CABBAGE - To store: Place dry, unwashed cabbage heads in the refrigerator, preferably in the vegetable bin. The outer leaves may eventually get floppy or yellowish, but they can be removed and discarded to reveal fresh inner leaves. Store for up to 3 months! To prep: Rinse the cabbage under cold water before use. Cut cabbage head first into quarters, then diagonally across the wedge. Be sure to remove the stem end and triangular core near the base. To use: Eat raw in salads, steamed, braised or fried. Turn raw cabbage into coleslaw or sauerkraut. Roast cabbage steaks/slices at 400 F drizzled with olive oil and salt. Or try stir-frying shredded cabbage in olive oil until wilted with a little bit of minced garlic. To freeze: Choose how to cut your heads based on your end use. Cook in boiling pot of water for 90 seconds. Douse in ice water to stop the cooking process. Drain the cabbage and dry as much as possible. Place in Ziplock freezer bags based on your portions you plan to use, and remove as much air as possible. Put in freezer.


CARROTS - Carrots are sweetest in the fall and winter when they start to store their sugars in the root! To store: Refrigerate these carrots in a plastic bag. You can also store them in a bin of water (like celery) to keep them crisp, hanging out the water every few days. Save the tops in a plastic bag. To prep: Organic carrots don’t need to be peeled. Boil 2-inch cubed carrots in rapidly boiling salt water, uncovered, for 7-10 minutes. To freeze: Blanch cut coins for 3 minutes in boiling salt water, dunk in cold ice water for 3 minutes, drain, let dry, and pack in airtight container.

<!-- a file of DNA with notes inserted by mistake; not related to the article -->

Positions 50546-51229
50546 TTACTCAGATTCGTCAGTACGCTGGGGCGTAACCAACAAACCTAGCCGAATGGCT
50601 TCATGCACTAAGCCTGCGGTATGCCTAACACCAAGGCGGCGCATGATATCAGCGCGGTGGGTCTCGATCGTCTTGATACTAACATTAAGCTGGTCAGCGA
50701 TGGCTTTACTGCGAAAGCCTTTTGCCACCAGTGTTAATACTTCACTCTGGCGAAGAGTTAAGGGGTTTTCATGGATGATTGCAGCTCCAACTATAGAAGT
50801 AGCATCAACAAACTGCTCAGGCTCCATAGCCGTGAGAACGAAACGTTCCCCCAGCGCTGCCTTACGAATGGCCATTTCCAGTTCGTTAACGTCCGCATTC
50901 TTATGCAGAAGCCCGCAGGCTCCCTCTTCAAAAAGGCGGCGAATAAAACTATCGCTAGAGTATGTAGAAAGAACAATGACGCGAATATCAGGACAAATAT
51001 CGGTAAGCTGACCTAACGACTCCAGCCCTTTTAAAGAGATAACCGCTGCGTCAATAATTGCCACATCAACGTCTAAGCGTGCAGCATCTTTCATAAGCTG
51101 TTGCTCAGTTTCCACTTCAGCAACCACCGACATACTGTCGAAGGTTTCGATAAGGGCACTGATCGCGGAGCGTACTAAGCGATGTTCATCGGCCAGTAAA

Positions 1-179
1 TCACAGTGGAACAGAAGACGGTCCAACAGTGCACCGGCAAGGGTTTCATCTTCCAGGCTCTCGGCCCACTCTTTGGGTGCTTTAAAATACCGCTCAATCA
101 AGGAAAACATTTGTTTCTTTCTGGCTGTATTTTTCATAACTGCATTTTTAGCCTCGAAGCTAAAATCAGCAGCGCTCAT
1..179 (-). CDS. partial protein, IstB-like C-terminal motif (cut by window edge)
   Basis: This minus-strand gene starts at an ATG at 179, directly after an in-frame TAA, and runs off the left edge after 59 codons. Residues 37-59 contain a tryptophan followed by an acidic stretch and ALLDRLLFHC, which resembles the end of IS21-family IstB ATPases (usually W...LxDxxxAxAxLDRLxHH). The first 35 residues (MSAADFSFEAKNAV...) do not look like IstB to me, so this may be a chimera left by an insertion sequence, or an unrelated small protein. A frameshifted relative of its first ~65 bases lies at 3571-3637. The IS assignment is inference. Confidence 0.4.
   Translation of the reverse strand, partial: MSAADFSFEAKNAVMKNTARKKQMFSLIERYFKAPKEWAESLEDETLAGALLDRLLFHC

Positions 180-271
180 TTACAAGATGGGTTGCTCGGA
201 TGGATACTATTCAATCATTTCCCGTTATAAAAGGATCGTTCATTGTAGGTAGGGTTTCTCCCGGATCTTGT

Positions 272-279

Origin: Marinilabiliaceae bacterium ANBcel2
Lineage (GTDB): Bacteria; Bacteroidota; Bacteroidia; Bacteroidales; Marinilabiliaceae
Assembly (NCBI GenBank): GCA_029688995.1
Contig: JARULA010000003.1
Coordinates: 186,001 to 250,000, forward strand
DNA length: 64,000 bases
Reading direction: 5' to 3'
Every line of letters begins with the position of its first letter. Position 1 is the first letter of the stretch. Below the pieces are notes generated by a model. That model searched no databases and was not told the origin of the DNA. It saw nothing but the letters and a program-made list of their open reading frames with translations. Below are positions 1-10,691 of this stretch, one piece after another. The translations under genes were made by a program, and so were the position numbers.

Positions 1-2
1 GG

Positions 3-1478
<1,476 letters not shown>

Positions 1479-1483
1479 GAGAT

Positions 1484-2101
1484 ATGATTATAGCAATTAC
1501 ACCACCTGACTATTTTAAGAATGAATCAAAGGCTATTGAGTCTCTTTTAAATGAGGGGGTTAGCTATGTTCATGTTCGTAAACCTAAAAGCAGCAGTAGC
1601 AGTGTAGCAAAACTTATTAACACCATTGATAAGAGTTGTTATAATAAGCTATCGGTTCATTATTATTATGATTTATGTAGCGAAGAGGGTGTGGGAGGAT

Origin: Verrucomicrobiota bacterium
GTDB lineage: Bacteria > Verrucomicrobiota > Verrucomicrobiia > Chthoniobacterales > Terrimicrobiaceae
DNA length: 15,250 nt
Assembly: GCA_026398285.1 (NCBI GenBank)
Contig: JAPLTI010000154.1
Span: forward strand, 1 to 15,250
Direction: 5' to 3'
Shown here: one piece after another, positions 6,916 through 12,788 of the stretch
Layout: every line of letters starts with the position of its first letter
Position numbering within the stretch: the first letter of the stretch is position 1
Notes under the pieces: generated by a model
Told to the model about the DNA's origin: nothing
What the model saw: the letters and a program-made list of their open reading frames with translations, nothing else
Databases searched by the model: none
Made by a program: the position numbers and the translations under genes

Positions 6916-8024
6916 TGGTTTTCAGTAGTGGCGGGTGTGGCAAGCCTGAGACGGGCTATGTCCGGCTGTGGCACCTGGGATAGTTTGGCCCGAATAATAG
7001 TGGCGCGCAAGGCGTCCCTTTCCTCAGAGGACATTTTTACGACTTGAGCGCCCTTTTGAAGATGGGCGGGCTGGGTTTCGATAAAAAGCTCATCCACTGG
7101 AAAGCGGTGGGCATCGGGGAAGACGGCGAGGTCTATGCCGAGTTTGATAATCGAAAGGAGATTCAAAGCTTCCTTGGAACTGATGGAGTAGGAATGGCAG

DAIKON RADISH - To store: Remove radish leaves if they are still attached. Store the unwashed greens in a loosely wrapped plastic bag in the crisper bin of your refrigerator. Store radish roots unwashed in a plastic bag in the refrigerator for 1 week. To prep: Scrub radishes well. Trim off the stem and rootlets. To use: Eat radishes raw with a sprinkle of salt. Grate radishes into slaws and salads. Try small young radish leaves in salads or scrambled eggs. Blanch whole radishes in boiling, salt water for 5-10 minutes, or steam them until just tender, 8-12 minutes. Top with butter, salt, and pepper or with a vinaigrette. They’re also great grilled and pickled. To freeze: Blanch for 3 minutes, then dunk in ice water for 3 minutes. Drain. Pop in a freezer bag and freeze. The radish greens can be blanched as well -- but only for 2 minutes.


KALE - Kale is a member of the brassica family. Kale comes in blue-green, reddish green, and red varieties and may have flat or curly leaves. All types of kale have thick stems. It has a mild cabbage flavor when cooked. To store: Place kale unwashed, wrapped in a sealed plastic bag in the crisper drawer of the refrigerator. Best used very fresh, but may last for a week. To prep: Wash leaves in basin of lukewarm water to remove grit. If your greens have thick stems, you must remove them. Fold each leaf in half and slice out the stem. Then stack the leaves up and slice them diagonally into 1-inch-wide strips. To use: Sauté in olive oil. Use in soups, spaghetti sauce, pesto, quiche, or kale chips. You can also eat the stems. To freeze: Blanch washed greens for 2-3 minutes. Rinse in cold ice water to stop the cooking process, drain, and pack into airtight containers. Stems can also be frozen.